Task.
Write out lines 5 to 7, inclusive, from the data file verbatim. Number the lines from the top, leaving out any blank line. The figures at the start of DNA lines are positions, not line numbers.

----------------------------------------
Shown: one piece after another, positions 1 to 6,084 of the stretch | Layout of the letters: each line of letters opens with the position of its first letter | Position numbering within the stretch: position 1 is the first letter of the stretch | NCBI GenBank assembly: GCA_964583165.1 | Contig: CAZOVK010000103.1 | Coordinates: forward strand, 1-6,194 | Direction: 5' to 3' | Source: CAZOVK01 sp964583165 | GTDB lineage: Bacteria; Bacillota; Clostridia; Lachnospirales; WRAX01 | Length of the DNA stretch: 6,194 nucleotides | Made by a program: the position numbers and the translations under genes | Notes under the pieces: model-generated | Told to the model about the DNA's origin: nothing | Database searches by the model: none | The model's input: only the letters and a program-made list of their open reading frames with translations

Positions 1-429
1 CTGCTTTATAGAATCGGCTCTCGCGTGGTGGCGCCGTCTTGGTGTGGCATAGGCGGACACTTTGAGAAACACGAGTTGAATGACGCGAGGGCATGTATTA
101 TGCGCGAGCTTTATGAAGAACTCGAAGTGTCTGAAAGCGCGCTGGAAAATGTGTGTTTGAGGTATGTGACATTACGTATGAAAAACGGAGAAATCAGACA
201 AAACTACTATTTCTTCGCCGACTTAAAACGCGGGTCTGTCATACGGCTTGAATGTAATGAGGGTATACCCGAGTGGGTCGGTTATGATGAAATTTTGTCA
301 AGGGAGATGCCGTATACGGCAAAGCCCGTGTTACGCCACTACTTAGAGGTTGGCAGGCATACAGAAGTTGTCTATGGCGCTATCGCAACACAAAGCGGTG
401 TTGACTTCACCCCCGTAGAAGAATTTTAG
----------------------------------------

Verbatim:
201 AAACTACTATTTCTTCGCCGACTTAAAACGCGGGTCTGTCATACGGCTTGAATGTAATGAGGGTATACCCGAGTGGGTCGGTTATGATGAAATTTTGTCA
301 AGGGAGATGCCGTATACGGCAAAGCCCGTGTTACGCCACTACTTAGAGGTTGGCAGGCATACAGAAGTTGTCTATGGCGCTATCGCAACACAAAGCGGTG
401 TTGACTTCACCCCCGTAGAAGAATTTTAG